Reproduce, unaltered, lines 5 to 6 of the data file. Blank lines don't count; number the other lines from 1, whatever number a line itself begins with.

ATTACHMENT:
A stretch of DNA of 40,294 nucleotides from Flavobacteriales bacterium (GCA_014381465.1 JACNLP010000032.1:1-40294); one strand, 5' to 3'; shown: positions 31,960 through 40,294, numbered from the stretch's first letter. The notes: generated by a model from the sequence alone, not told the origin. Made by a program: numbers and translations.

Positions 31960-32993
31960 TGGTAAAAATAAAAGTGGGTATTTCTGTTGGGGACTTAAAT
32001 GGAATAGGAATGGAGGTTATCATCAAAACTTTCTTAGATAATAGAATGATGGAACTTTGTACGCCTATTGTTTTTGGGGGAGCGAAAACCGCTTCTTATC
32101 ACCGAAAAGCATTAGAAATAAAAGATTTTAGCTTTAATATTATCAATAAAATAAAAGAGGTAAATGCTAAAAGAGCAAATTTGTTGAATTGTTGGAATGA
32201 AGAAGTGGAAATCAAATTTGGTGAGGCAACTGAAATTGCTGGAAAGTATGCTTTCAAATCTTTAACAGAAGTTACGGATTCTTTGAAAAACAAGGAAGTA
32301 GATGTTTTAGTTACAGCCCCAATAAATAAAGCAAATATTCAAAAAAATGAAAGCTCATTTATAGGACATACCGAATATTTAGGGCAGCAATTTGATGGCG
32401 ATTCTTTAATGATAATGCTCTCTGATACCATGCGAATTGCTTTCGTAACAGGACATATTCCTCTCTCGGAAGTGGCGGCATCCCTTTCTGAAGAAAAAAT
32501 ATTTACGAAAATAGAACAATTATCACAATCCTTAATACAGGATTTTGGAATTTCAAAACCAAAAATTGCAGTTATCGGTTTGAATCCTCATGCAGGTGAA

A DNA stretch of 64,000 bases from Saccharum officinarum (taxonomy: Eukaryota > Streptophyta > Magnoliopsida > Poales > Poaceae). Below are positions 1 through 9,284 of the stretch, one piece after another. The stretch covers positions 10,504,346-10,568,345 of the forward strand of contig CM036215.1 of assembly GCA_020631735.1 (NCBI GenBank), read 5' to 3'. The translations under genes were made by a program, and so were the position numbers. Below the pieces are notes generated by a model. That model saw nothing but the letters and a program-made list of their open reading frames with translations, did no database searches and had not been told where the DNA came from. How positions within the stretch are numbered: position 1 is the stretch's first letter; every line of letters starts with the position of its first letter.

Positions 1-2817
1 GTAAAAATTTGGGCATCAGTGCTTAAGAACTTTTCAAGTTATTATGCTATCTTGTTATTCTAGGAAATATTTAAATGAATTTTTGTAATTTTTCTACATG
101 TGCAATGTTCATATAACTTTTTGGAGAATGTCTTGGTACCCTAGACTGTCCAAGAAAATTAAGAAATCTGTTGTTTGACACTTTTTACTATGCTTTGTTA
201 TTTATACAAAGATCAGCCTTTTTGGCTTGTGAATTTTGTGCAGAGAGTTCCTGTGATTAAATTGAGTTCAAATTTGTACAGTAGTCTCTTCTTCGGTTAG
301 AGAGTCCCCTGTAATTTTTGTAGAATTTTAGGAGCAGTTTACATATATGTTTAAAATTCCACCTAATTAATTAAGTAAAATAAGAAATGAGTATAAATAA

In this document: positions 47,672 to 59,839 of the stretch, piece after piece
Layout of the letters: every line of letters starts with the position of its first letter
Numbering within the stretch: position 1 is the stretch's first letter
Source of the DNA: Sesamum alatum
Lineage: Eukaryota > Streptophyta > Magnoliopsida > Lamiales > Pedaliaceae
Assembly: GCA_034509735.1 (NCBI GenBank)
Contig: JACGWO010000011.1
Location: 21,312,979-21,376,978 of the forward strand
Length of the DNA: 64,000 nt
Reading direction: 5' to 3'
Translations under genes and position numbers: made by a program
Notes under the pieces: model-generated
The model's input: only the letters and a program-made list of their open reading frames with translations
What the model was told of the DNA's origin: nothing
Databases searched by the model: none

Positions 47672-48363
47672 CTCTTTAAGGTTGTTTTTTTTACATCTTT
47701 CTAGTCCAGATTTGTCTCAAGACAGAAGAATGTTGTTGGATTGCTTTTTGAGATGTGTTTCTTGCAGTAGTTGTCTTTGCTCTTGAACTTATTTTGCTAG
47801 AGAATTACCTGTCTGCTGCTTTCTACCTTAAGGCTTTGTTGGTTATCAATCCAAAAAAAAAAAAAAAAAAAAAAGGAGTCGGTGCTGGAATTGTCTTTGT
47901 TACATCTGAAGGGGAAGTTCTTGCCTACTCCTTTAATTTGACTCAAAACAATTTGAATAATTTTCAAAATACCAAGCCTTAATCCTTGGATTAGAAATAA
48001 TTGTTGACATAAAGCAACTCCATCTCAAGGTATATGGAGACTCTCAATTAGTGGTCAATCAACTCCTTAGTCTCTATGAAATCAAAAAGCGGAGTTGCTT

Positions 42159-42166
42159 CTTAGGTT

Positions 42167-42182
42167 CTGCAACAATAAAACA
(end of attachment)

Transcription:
32101 ACCGAAAAGCATTAGAAATAAAAGATTTTAGCTTTAATATTATCAATAAAATAAAAGAGGTAAATGCTAAAAGAGCAAATTTGTTGAATTGTTGGAATGA
32201 AGAAGTGGAAATCAAATTTGGTGAGGCAACTGAAATTGCTGGAAAGTATGCTTTCAAATCTTTAACAGAAGTTACGGATTCTTTGAAAAACAAGGAAGTA